Background: The Religious Orders Study and Rush Memory and Aging Project are both ongoing longitudinal clinical-pathologic cohort studies of aging and Alzheimer's disease (AD).
Objectives: To summarize progress over the past five years and its implications for understanding neurodegenerative diseases.
Methods: Participants in both studies are older adults who enroll without dementia and agree to detailed longitudinal clinical evaluations and organ donation. The last review summarized findings through the end of 2011. Here we summarize progress and study findings over the past five years and discuss new directions for how these studies can inform on aging and AD in the future.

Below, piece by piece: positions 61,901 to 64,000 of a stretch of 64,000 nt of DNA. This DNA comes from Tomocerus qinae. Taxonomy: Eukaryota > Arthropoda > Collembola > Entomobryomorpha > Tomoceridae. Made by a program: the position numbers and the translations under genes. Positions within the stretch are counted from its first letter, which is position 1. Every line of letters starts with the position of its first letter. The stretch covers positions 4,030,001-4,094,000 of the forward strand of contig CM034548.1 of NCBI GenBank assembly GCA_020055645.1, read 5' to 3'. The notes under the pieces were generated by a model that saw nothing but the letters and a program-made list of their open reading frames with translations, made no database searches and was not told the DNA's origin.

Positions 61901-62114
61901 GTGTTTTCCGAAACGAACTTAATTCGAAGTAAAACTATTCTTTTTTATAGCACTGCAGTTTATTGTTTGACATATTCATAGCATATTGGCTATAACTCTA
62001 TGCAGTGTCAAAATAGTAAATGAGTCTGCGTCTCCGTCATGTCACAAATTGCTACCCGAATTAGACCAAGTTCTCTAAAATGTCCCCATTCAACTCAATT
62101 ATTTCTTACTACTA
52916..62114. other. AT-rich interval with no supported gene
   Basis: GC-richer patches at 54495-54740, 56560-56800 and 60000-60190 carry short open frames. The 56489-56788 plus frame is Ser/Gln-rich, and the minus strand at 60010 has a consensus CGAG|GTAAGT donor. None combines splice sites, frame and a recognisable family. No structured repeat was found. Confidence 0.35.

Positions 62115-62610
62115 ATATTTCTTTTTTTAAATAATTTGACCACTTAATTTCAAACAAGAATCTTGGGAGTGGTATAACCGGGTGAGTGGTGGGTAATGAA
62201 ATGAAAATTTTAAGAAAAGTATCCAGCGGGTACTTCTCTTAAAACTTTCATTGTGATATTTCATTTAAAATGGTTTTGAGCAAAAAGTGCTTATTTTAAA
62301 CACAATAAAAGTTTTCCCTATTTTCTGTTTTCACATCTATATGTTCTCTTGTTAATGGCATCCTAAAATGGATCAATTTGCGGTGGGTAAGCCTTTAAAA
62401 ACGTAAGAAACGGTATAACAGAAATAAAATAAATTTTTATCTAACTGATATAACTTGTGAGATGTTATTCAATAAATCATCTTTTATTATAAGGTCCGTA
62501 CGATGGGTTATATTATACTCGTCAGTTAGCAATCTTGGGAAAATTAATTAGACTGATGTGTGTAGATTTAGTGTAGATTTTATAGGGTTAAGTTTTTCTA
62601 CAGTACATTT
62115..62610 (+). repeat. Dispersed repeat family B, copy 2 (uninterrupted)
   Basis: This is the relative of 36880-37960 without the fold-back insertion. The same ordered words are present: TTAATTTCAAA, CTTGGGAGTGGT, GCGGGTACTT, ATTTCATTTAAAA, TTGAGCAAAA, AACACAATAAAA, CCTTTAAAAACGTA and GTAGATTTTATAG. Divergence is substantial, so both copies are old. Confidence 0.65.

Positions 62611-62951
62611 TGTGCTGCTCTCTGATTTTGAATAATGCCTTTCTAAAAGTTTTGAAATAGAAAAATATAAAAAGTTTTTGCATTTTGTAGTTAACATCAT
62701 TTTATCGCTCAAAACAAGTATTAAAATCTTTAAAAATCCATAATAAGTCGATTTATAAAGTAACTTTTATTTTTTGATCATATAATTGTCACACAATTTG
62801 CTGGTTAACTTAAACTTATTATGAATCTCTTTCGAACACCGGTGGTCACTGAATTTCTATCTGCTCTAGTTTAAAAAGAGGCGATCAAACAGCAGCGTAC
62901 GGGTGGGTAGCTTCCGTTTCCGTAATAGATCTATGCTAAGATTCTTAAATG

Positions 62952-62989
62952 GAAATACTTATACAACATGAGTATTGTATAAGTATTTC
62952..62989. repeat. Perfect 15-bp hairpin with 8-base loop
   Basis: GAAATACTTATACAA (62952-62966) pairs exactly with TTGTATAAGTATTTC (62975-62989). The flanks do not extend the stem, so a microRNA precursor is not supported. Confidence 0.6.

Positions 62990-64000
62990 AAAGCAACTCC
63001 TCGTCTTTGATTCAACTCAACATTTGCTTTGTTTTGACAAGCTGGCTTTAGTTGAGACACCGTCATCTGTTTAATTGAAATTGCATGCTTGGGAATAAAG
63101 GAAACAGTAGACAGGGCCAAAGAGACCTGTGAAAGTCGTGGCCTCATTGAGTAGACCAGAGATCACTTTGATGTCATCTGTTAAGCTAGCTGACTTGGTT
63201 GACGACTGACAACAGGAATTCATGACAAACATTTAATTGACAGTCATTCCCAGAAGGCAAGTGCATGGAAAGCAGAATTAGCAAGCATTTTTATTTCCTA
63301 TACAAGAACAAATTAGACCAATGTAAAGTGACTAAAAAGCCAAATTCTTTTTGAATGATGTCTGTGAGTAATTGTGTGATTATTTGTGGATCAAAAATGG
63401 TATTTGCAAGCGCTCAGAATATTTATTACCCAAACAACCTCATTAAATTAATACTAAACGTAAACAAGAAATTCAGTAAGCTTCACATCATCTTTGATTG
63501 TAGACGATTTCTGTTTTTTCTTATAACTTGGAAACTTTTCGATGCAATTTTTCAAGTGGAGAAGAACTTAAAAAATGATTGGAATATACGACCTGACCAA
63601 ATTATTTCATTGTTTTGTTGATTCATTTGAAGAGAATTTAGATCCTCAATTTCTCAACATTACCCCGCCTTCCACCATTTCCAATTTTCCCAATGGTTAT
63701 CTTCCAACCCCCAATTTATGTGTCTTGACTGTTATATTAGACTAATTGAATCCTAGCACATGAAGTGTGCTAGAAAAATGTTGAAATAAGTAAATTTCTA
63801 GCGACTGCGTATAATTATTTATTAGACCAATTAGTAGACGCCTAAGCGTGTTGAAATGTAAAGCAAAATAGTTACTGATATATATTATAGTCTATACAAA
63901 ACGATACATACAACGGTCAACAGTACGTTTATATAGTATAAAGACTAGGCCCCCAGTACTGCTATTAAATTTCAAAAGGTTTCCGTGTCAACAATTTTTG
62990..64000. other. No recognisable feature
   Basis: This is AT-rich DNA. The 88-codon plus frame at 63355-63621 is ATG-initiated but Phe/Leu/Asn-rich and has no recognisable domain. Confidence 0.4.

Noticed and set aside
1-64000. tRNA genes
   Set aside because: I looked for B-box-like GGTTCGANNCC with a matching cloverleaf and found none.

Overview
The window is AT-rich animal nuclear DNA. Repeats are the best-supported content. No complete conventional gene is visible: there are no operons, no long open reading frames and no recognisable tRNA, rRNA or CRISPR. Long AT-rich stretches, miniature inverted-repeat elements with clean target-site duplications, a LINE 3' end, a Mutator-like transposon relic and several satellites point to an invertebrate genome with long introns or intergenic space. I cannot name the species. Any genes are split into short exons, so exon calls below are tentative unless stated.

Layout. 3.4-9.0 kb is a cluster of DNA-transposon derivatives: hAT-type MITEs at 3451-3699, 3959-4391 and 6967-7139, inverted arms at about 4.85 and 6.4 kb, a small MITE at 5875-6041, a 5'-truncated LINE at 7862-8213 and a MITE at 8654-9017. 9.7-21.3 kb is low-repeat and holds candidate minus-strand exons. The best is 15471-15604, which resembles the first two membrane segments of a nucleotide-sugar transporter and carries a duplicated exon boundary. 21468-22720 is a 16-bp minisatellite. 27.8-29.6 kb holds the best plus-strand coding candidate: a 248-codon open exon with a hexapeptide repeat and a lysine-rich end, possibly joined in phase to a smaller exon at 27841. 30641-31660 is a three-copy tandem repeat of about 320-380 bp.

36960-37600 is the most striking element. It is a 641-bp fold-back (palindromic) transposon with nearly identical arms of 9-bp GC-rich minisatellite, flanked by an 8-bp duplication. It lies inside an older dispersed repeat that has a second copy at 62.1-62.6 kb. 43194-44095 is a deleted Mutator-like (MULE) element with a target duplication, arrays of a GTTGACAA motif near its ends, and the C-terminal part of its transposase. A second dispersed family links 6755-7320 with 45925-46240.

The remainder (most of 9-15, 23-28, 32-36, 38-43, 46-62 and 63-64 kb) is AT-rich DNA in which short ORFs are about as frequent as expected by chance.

Results: We summarize 1) findings on the relation of neurobiology to clinical AD; 2) neurobiologic pathways linking risk factors to clinical AD; 3) non-cognitive AD phenotypes including motor function and decision making; 4) the development of a novel drug discovery platform.
Conclusion: Complexity at multiple levels needs to be understood and overcome to develop effective treatments and preventions for cognitive decline and AD dementia.
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